Fish pedicure ends with amputation of all toes

Young vacationer infects with bone-eating bacteria in the fish spa

This holiday will probably not forget the young Thailand travelers their entire lives. Unfortunately, this is not due to the beautiful weather and the enchanting scenario, but to the buttering germ, which she caught in a fish pedicure. The bacterium Shewanella putrefaciens remained in the foot for two years before doctors found the water bacillus. But it was too late – all five toes had to be amputated.

The 29-year-old Victoria Curthoys from Perth, Australia, is mentioned in several English media. In 2010 she made a trip to Thailand. There she used the spa offer "Fish Spa", which is widely used in Thailand. With this fish-pedicure you can keep your feet in an aquarium full of freshwater fish, which then immediately start eating skin flakes of the feet. There she went, according to English media reports, to the bone-eating Shewanella bacteria, which gradually digested their toes.

In a Thai fish pedicure, a young Australian woman was infected with bone-eating Shewanella bacteria in 2010. In the next seven years, she gradually lost all toes on her right foot. Now she is afraid to lose her leg too. (Image: Romolo Tavani /

It all started with a piece of broken glass

The disaster started at the age of 17 years. The Australian stepped into a shard and got a wound infection on the big toe. This then had to be amputated in two. When she went to Thailand a few years later, she retired for the fish pedicure for an infection on the same toe.

It looked very clean

"I did not think so, because I saw how the owner set up the system and it looked very clean," Victoria Curthoys says to the English magazine "The Sun". The germ is probably the earlier surgical wound invaded. A short time later she had to fight with feverish illnesses time after time. Doctors were initially unable to identify a cause.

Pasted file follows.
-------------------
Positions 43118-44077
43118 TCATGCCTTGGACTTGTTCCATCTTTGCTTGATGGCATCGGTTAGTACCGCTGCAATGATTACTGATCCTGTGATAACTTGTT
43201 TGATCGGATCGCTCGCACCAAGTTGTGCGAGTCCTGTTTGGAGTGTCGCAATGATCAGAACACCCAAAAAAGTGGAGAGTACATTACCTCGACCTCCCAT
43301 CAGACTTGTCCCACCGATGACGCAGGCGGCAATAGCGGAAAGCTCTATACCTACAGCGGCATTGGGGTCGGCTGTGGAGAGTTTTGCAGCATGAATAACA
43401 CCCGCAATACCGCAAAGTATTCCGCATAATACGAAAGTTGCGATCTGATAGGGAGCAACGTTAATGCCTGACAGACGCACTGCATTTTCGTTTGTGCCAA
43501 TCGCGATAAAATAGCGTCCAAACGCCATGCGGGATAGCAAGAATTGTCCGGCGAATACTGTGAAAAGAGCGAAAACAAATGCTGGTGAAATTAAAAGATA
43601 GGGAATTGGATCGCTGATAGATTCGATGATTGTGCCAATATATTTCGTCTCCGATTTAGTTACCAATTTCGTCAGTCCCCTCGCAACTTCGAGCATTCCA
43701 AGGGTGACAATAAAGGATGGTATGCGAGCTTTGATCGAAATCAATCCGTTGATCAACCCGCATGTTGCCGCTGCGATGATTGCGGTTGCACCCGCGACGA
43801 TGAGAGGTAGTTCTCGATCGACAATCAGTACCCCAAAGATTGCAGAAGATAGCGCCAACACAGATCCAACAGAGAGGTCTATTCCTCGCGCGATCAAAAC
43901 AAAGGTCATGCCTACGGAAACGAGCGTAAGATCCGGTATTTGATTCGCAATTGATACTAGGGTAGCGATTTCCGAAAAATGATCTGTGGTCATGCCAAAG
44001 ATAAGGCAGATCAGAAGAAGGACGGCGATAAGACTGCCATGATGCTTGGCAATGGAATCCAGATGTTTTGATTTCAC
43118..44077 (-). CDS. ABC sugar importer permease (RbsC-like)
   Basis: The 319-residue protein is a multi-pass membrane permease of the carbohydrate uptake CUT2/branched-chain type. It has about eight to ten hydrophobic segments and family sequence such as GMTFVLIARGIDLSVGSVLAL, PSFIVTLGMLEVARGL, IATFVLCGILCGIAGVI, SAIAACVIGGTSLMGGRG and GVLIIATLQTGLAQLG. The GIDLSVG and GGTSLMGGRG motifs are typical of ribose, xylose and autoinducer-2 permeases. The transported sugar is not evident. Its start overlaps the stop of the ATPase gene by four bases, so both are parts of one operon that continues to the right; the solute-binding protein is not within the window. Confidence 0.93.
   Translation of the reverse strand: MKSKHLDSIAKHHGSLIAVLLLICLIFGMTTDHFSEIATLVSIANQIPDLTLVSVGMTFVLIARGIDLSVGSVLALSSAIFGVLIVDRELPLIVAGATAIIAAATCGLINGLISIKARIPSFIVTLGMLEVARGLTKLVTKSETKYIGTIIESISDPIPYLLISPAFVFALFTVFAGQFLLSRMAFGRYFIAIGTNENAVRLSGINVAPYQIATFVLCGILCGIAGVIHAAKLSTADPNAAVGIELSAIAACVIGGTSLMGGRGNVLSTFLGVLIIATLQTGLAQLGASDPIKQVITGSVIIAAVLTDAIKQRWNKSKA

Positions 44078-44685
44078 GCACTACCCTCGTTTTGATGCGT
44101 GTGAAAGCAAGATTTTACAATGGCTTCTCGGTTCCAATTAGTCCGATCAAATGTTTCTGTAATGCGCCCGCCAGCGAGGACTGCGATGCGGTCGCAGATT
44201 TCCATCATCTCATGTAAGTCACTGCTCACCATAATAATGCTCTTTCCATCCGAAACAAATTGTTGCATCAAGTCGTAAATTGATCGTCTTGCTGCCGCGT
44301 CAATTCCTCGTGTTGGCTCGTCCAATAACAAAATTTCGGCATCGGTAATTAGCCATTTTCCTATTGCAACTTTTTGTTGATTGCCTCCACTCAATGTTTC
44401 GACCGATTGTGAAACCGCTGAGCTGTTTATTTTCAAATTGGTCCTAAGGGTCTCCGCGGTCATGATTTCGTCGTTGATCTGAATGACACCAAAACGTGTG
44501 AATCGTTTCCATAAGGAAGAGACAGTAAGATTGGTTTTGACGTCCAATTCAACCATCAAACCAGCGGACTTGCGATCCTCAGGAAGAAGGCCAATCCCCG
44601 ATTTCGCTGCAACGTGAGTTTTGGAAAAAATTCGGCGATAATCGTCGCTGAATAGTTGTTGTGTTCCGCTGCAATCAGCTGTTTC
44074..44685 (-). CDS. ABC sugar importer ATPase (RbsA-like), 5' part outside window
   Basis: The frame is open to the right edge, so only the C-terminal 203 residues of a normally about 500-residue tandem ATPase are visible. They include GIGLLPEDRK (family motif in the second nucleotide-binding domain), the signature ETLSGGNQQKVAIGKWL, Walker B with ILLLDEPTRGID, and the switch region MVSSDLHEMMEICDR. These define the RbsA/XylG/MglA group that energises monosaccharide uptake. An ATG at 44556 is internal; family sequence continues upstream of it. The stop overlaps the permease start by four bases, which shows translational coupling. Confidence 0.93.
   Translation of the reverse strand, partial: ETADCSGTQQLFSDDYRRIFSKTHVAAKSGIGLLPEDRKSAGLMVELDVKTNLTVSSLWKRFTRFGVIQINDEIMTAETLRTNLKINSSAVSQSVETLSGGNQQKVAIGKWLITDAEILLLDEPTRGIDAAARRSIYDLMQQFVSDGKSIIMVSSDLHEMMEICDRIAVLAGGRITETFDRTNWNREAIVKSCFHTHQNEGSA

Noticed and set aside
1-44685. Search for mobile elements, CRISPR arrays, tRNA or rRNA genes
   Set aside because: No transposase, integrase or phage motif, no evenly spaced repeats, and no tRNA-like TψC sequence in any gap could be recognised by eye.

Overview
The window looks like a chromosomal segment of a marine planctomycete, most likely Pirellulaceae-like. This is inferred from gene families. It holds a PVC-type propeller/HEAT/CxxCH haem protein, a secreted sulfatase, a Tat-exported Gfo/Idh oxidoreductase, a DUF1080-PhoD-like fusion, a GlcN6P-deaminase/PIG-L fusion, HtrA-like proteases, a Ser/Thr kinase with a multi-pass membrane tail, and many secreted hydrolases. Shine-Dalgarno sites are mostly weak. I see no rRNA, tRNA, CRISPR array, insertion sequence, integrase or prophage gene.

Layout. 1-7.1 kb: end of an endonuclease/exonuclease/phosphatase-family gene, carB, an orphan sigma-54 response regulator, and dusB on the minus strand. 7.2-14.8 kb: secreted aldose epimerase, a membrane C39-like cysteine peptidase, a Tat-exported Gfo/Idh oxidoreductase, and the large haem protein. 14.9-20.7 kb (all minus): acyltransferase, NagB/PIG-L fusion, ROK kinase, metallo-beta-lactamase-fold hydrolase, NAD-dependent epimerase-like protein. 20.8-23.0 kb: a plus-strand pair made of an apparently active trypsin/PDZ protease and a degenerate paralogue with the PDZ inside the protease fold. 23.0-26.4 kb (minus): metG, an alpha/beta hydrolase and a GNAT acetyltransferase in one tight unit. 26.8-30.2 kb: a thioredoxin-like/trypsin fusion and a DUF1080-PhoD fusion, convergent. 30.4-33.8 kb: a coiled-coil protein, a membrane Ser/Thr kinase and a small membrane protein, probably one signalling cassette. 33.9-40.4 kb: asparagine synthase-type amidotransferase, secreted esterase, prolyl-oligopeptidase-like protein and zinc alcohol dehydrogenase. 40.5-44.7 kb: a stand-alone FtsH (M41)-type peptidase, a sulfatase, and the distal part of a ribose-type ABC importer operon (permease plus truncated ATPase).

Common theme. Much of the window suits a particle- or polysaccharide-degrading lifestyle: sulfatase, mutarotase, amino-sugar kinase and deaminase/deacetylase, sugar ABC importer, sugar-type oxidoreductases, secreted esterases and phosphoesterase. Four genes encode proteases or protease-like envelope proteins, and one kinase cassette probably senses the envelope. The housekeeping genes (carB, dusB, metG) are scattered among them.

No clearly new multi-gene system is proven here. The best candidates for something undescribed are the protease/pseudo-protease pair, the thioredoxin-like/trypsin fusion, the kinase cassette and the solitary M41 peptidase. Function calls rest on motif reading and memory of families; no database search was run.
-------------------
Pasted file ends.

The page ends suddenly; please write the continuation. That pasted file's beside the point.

Two years of helplessness

Until 2012, doctors could not help Victoria Curthoys. Meanwhile, the bacteria had prepared the remaining bone of the big toe. The doctors were forced to amputate the entire toe. "When they realized what it was, my whole toe leg had been eaten away and I had suffered from illness all the time," said Curthoys.

Result with rash

After the amputation, relief was introduced. "I was relieved to be able to return to my life without always being ill," says the Australian about her ordeal. But the bacteria had already attacked the next toe unnoticed. A year after the amputation, sudden ulcers appeared on the second toe, after which it had to be amputated.

Gradually she lost all her toes

In 2016 Victoria Curthoys again had problems with her foot. A podiatrist who finds bone infections again in a blood test. In November 2016 she lost her third and fourth toes. The little toe, the surgeons for the time being. "Last year I noticed some fluid in my sock, but I could not see any cuts," says Curthoys. After further blood tests and X-rays, a new bone infection was discovered, so that the last toe was removed in November 2017.

Now she is afraid of losing her leg

Now Victoria Curthoys examines her entire right leg every day for contusions, for fear that the Shewanella bacteria is still in her body. On her Instagram profile, the self-assured Australian photo ?? s of photos of her suffering history and wants to protect people against such a fate.

About Shewanella bacteria

Shewanella bacteria are most common in fresh water, salt or waste water. They rarely cause infections in humans. In the human body they can overcome abscesses, existing wounds or the digestive tract. According to the American Journal of Tropical Medicine and Hygiene, 16 cases of Shewanella infection have been documented in humans, two of which are fatal. As a rule, the bacteria can be treated with antibiotics, but some strains are resistant. (Vb)